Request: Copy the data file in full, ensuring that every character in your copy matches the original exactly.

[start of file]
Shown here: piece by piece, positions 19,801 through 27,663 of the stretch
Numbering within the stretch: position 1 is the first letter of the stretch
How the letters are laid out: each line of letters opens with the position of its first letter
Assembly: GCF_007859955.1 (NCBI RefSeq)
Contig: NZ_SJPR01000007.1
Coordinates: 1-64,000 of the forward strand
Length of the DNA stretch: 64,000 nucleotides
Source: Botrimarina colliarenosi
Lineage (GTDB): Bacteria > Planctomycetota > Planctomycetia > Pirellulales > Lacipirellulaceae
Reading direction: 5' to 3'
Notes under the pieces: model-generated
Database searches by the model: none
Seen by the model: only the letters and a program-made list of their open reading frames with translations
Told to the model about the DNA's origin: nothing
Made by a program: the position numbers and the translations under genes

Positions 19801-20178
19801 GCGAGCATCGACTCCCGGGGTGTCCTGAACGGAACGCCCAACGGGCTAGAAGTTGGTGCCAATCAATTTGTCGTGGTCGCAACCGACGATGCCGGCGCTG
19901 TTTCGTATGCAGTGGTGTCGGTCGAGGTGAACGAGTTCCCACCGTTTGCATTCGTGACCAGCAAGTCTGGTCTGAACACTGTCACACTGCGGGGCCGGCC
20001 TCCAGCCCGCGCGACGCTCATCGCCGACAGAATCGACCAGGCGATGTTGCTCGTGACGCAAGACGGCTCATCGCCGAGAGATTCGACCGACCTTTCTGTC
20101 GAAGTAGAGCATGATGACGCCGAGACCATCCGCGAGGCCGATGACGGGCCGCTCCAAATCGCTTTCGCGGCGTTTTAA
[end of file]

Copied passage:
Shown here: piece by piece, positions 19,801 through 27,663 of the stretch
Numbering within the stretch: position 1 is the first letter of the stretch
How the letters are laid out: each line of letters opens with the position of its first letter
Assembly: GCF_007859955.1 (NCBI RefSeq)
Contig: NZ_SJPR01000007.1
Coordinates: 1-64,000 of the forward strand
Length of the DNA stretch: 64,000 nucleotides
Source: Botrimarina colliarenosi
Lineage (GTDB): Bacteria > Planctomycetota > Planctomycetia > Pirellulales > Lacipirellulaceae
Reading direction: 5' to 3'
Notes under the pieces: model-generated
Database searches by the model: none
Seen by the model: only the letters and a program-made list of their open reading frames with translations
Told to the model about the DNA's origin: nothing
Made by a program: the position numbers and the translations under genes

Positions 19801-20178
19801 GCGAGCATCGACTCCCGGGGTGTCCTGAACGGAACGCCCAACGGGCTAGAAGTTGGTGCCAATCAATTTGTCGTGGTCGCAACCGACGATGCCGGCGCTG
19901 TTTCGTATGCAGTGGTGTCGGTCGAGGTGAACGAGTTCCCACCGTTTGCATTCGTGACCAGCAAGTCTGGTCTGAACACTGTCACACTGCGGGGCCGGCC
20001 TCCAGCCCGCGCGACGCTCATCGCCGACAGAATCGACCAGGCGATGTTGCTCGTGACGCAAGACGGCTCATCGCCGAGAGATTCGACCGACCTTTCTGTC
20101 GAAGTAGAGCATGATGACGCCGAGACCATCCGCGAGGCCGATGACGGGCCGCTCCAAATCGCTTTCGCGGCGTTTTAA